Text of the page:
Close Menu

NEW YORK – By analyzing the genomes of modern Native Americans, researchers have begun to piece together how the Brazilian coast was first settled.

During the 15th century, about 900,000 Native Americans, most of whom spoke Tupí, lived along the Brazilian coast. But following the arrival of the Portuguese in the region in the 16th century, the native coastal population declined quickly and became extinct by the end of the 18th century, except for two small admixed communities that self-report as Tupí, the Tupiniquim and the Tupinambá.

To read the full story....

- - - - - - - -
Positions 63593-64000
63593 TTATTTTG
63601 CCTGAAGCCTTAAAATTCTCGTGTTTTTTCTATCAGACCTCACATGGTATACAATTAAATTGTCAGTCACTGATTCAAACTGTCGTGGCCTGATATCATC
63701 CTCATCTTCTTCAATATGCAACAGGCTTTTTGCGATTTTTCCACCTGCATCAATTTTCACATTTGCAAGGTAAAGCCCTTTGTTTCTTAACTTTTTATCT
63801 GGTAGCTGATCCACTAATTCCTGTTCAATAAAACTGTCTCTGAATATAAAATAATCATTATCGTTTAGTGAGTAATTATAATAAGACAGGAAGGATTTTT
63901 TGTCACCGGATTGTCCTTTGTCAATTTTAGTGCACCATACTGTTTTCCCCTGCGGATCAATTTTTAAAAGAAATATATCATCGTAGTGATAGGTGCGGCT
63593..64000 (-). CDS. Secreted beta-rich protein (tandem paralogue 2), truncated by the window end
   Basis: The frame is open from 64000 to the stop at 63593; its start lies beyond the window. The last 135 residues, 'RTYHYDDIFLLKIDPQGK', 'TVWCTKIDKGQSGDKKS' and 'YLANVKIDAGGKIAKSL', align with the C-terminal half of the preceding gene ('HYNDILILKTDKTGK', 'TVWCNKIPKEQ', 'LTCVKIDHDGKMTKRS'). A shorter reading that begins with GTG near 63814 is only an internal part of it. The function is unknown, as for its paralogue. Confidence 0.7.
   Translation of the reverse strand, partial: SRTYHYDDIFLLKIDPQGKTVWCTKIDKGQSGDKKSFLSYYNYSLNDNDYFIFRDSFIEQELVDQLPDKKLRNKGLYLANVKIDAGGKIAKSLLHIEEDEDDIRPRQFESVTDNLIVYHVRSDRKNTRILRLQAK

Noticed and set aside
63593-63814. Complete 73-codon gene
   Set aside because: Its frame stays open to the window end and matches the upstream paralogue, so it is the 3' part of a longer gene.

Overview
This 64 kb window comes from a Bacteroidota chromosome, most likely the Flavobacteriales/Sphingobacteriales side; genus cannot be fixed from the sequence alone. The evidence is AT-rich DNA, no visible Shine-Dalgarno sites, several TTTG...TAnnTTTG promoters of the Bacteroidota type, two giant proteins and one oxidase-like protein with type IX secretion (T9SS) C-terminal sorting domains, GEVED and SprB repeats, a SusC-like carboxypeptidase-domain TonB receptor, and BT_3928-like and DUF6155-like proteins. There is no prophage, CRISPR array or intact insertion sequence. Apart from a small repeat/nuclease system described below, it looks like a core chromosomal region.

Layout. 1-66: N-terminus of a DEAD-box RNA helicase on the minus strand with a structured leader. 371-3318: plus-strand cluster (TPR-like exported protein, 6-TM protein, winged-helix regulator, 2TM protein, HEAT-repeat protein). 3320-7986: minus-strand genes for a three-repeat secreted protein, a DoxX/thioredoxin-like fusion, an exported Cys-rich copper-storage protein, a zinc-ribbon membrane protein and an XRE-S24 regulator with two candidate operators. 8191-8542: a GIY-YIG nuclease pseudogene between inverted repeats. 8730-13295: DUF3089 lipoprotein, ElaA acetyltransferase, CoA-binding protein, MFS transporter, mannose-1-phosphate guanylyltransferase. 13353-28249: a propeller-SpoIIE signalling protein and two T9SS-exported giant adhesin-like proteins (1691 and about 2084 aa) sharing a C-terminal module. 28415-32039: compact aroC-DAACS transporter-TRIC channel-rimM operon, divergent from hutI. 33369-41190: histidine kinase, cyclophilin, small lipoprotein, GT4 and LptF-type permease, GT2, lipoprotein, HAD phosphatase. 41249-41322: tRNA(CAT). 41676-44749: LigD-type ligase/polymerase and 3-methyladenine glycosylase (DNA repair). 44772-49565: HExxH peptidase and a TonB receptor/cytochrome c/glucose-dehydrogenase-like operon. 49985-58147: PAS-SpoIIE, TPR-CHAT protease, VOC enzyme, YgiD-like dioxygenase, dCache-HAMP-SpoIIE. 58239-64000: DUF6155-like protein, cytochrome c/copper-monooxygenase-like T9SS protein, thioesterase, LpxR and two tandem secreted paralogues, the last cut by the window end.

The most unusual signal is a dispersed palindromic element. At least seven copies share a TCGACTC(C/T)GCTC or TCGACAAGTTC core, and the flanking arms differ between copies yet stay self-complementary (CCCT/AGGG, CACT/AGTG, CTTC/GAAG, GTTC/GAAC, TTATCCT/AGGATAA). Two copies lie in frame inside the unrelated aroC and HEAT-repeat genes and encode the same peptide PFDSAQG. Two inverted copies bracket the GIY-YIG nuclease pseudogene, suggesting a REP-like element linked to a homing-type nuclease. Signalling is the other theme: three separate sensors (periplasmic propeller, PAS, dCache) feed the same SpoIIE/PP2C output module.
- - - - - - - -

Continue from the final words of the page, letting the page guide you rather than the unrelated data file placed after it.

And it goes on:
...and receive Daily News bulletins.

Already have a GenomeWeb or 360Dx account?
Login Now.

Don't have a GenomeWeb or 360Dx account?
Register for Free.

Novavax has begun a phase III trial of its SARS-CoV-2 vaccine, according to the New York Times.

Vox reports that the Trump Administration may limit student visas for individuals from some countries to two years.

The governor of New York says the state will conduct its own review of any SARS-CoV-2 vaccine, NPR reports.

This week in Science: Neanderthal Y chromosomes replaced by Homo sapiens Y chromosomes, and more.